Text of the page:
Lt. J. Paul Vance is now the face of the gun-grabbing liberal establishment. Anyone following the stalemate in Connecticut have probably listened to or read transcripts of his conversation with a person claiming to be the wife of a person on the confiscation list. What Vance revealed is the true heart of those in law enforcement today.
"I don't want to talk about the Constitution. At all," he states at one point when asked if he had taken an oath to the Constitution in connection with the subject of constitutionality of the ex post facto law making hundreds of thousands of Connecticut citizens retroactive felons. I bet he didn't want to talk about the Constitution, because he has no understanding of it.
Just so it is clear to Vance and other law enforcement officers who might attempt a door-kicking session over a clearly unconstitutional law, it is the duty of the officer to know the law and to follow the law. When one swears to uphold the Constitution (the question being asked when he made the statement above) one needs to read it, first. It is their duty not to engage in enforcement of clearly unconstitutional laws, they are void and illegal. The law will not protect them from their actions.
Let me call Vance's attention to Article 1, Section 9, Third clause:
No bill of attainder or ex post facto law shall be passed.
And just so Vance doesn't think this just applies to the Congress and federal law, the Constitution reiterates this sentiment in Article 1, Section 10, First clause:
No State (emphasis mine) shall enter into any Treaty, Alliance, or Confederation; grant Letters of Marque and Reprisal; coin Money; emit Bills of Credit; make any Thing but gold and silver Coin a Tender in Payment of Debts; pass any Bill of Attainder, ex post facto Law, or Law impairing the Obligation of Contracts, or grant any Title of Nobility.
So when they do engage in the door-kicking they have threatened, they might review this from the Supreme Court:
In Stogner v. California, a sharply divided Supreme Court ruled that a law extending a criminal statute of limitations after the existing limitations period expires violates the U. S. Constitution’s Ex Post Facto Clause when it is applied to revive a previously time-barred prosecution (123 S. Ct. 2446 (2003)). The case arose from the 1998 trial and conviction of Marion Stogner for sexually abusing his daughters between 1955 and 1973. Justice Breyer delivered the Court’s opinion, joined by justices Stevens, O’Connor, Souter, and Ginsberg. His analysis turned on the nature of the harms that California’s law created, past Court decisions, and the long line of authority holding that a law of this type violates the Ex Post Facto Clause.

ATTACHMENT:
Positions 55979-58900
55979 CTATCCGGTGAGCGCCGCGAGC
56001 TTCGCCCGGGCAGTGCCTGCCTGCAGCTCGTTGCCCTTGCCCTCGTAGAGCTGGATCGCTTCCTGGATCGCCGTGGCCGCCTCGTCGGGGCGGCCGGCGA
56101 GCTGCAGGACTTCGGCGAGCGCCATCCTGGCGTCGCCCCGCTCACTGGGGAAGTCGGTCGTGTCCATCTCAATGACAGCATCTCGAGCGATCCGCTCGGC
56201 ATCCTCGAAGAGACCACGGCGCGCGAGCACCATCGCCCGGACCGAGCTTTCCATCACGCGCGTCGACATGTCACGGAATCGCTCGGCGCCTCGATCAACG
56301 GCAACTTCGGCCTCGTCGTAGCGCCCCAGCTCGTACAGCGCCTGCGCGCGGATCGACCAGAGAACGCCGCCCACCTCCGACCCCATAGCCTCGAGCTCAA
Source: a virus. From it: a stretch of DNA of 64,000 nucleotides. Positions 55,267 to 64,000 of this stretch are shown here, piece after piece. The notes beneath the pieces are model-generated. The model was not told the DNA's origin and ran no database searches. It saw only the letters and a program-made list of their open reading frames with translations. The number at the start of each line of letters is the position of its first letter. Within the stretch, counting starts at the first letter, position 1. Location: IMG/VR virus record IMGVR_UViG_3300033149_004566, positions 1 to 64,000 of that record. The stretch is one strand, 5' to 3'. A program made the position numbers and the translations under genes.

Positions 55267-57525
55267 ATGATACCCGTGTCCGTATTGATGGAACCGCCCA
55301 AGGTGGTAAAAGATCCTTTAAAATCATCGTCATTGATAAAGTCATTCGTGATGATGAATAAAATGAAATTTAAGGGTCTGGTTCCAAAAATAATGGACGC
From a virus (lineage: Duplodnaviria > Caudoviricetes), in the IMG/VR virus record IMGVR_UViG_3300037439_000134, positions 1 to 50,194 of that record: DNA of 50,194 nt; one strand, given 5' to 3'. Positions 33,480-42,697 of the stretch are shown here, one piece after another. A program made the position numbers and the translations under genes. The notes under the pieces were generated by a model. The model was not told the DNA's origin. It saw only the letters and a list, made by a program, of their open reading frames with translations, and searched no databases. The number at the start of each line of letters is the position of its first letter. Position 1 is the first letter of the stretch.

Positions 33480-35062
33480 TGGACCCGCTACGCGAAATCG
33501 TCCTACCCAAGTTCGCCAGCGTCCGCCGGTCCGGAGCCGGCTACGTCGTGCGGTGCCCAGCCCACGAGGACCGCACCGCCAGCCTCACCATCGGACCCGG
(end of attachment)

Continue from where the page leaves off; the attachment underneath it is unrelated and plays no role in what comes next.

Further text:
Justice Kennedy filed a dissenting opinion, joined by justices Rehnquist, Scalia, and Thomas. In his view, the law was permissible because it (1) did not criminalize previously innocent conduct, (2) limited the punishment the prosecutor could seek to that authorized by law at the time the offense was committed, and (3) did not alter the government’s burden to establish the elements of the crime. He also disagreed with the majority’s interpretation of prior cases. Source
When Vance claimed, in his now infamous tirade, that until the Supreme Court rules that it is not an illegal law, it is a legal law, he might want to view the case above with the understanding that the Connecticut law does precisely what Justice Kennedy claimed that the California law did not, which is criminalize previously legal conduct.
The Supreme Court has ruled on this issue, granted the above case had to do with extending statute of limitations where illegal behavior had been committed, the Connecticut law is in conflict with this ruling for the reasons Kennedy cited in writing the dissent.
From the source cited above, it is clear that Connecticut has a bad habit of writing ex post facto laws as the source continues to see how that ruling would affect other Connecticut cases soon to go before the Court.
If there is one single law that should be passed in the states and in the federal government it should be that no office which must swear an oath to the Constitution can be occupied by any individual who cannot demonstrate before a diverse panel a knowledge of the Constitution.
There is plenty of time between the election and the inauguration to study, to read and demonstrate a full understanding of the document they swear to uphold and defend.